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dusted off in read-only


Why Bakker posted 26 Jan 2007, 06:01 by Myshkin, Commoner

So I was on the Goodkind boards earlier and I started a thread asking people why they like (or dislike) his SOT series. I loathe both Terry Goodkind and his works, and was genuinly interested on why other people seem to love him so much. Anyway, to the point: I thought it might be interesting to find out why people on this board like (or dislke) the works of Bakker (an author who I very much enjoy). So please espouse your opinion on why you believe Bakker is a great (or terrible) author. view post

posted 26 Jan 2007, 13:01 by Harrol, Moderator

I like Bakker's ability to write realistic characters to be most enjoyable. I love the characters and what they do. Conphas, Cnaiur and Proyas are great and deep. That is just to name a few. view post

posted 26 Jan 2007, 15:01 by TheDarkness, Peralogue

Why do i love Bakker's writing? Ohh let me count the ways. from the first chapter and the first scene of TDTCB I knew i would enjoy his style. The dark setting and the intensity set between Akka and his tormentor pulled you in before you even really knew the stakes. His writing is smart, there are not many other adjectives that really give his writing justice. His books are not for the amatuer reader. I believe we all feel a connection, knowing we have ridden with Cnair, schemed whith Conphas, mourned with Akka, and even been tempted with Esmi. Not only does he tie us together in this wonderous tale but he also has managed to create a vast world that has yet to reveal its dark secrets. view post

posted 26 Jan 2007, 15:01 by Sokar, Auditor

The reason I started with fantasy is Bakker actually..I was on my way to Cuba and was looking for a book to read during the holidays..I thought of reading fiction, rather than relax and rest... But when I took his book..the first sentence of the book..a quote by Nietzsche..that thought comes when it wants, not when we want..simply grasped my attention..I couldn't let go... I guess that is the reason I read the book..but my facination with the whole series lay in two questions..What happens to Cnaiur (as I have said elsewhere, he would be by far the most intriguing character) and to a smaller extent, what is the role of Maithenet... Usually with fiction there are some ideas of what is going to happen (ok..I don't read that much fiction)..but with this one I had no idea... So..combined with great literary style as well as thought provoking questions in philosophy..I am hooked.. As I haven't read much other fantasy..for me Bakker is the great author... view post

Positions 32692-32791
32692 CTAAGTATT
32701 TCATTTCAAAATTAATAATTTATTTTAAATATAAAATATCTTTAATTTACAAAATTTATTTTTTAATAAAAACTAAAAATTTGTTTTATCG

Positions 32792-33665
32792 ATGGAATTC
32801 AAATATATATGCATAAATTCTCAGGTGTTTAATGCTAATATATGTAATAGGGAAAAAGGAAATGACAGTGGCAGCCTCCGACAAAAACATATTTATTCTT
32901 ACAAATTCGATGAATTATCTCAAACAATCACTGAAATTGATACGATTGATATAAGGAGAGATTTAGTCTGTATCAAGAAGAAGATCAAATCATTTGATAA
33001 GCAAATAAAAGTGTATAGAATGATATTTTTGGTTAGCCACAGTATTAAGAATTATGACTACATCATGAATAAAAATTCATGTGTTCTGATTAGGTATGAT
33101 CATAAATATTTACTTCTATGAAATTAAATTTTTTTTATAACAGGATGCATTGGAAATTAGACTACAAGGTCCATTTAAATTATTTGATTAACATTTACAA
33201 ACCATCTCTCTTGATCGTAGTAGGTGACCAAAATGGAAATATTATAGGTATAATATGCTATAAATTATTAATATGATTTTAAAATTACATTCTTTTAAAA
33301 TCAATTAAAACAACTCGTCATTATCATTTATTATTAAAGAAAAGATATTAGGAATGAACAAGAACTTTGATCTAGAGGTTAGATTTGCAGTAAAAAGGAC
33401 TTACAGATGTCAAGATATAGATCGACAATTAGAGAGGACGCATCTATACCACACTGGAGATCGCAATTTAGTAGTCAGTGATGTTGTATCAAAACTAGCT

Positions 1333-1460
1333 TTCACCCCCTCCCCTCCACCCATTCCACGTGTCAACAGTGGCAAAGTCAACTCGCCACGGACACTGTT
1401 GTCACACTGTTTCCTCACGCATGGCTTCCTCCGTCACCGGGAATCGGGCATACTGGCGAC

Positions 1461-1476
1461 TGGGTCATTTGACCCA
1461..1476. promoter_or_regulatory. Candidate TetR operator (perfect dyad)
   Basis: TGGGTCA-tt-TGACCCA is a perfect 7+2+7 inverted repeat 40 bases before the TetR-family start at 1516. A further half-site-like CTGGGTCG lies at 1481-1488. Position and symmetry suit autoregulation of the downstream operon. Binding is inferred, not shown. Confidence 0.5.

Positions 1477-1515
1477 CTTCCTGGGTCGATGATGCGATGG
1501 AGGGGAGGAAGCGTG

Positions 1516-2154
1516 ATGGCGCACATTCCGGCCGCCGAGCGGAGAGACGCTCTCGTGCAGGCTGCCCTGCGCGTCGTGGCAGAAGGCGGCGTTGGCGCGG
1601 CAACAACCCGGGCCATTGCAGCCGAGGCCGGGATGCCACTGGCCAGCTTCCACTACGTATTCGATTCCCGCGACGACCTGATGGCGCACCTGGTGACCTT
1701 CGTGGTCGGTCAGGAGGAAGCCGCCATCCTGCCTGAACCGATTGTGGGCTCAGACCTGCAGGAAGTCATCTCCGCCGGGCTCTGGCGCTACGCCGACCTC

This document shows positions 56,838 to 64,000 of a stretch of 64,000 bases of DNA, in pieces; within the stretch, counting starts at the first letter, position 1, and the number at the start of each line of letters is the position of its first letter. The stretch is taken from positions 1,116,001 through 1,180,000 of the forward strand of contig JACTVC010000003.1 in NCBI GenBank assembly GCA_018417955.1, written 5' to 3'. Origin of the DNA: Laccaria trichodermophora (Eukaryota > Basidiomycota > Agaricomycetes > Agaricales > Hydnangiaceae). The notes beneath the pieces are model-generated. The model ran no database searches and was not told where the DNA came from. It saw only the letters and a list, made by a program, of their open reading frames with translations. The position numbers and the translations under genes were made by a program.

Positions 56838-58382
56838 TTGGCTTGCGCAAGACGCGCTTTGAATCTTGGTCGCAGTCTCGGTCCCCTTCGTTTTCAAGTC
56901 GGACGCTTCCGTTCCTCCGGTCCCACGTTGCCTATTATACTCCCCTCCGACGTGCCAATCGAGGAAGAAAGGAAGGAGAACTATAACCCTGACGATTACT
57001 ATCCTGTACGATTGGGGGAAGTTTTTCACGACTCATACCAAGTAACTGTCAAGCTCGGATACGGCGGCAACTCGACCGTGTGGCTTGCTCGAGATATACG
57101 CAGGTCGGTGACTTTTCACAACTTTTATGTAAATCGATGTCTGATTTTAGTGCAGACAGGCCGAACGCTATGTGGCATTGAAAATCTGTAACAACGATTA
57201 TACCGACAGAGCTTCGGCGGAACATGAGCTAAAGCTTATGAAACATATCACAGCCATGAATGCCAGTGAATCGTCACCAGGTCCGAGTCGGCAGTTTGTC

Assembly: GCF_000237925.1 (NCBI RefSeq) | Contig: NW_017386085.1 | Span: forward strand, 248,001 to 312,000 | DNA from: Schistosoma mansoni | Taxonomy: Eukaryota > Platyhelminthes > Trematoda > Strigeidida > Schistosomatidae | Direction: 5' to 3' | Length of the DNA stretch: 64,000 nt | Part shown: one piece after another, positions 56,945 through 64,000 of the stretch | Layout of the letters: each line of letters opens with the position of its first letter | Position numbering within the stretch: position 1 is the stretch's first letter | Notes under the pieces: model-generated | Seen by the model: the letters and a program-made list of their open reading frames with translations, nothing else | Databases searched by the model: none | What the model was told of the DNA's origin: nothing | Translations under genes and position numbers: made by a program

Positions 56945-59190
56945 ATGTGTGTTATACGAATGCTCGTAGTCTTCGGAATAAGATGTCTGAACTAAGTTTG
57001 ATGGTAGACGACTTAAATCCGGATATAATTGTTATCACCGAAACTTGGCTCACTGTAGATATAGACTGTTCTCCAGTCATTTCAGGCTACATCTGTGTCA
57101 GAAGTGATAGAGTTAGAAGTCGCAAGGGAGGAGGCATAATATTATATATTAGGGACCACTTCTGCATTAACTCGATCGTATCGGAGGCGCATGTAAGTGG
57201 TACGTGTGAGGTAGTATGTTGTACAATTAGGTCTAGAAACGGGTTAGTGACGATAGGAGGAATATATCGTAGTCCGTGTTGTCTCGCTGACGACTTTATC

posted 31 Jan 2007, 00:01 by noodles0585, Peralogue

i love the dark and gritty style of writing that Bakker brings to his work. i find his world fascinating and characters intriging. i believe that Bakker is one great author and next to a song of ice and fire by George RR Martin he is one of my favorites. mostly the reason i like him is that like martin you find his characters no matter how good not perfect and no matter how bad not evil and that makes them and his world all the more life like. as nothing is just white or black but gray. view post

posted 31 Jan 2007, 16:01 by Entropic_existence, Moderator

A few reasons, one is that the series has an edge. It is dark, gritty, etc, but not without hope and light as well. For a fantasy novel it is also realistic in the sense that Scott tries to portray a world that makes sense even though the fantastic exists the world is believable and real. He also writes amazing characters and the metaphysics and philosophy that he interjects makes it a nice thought provoking read. view post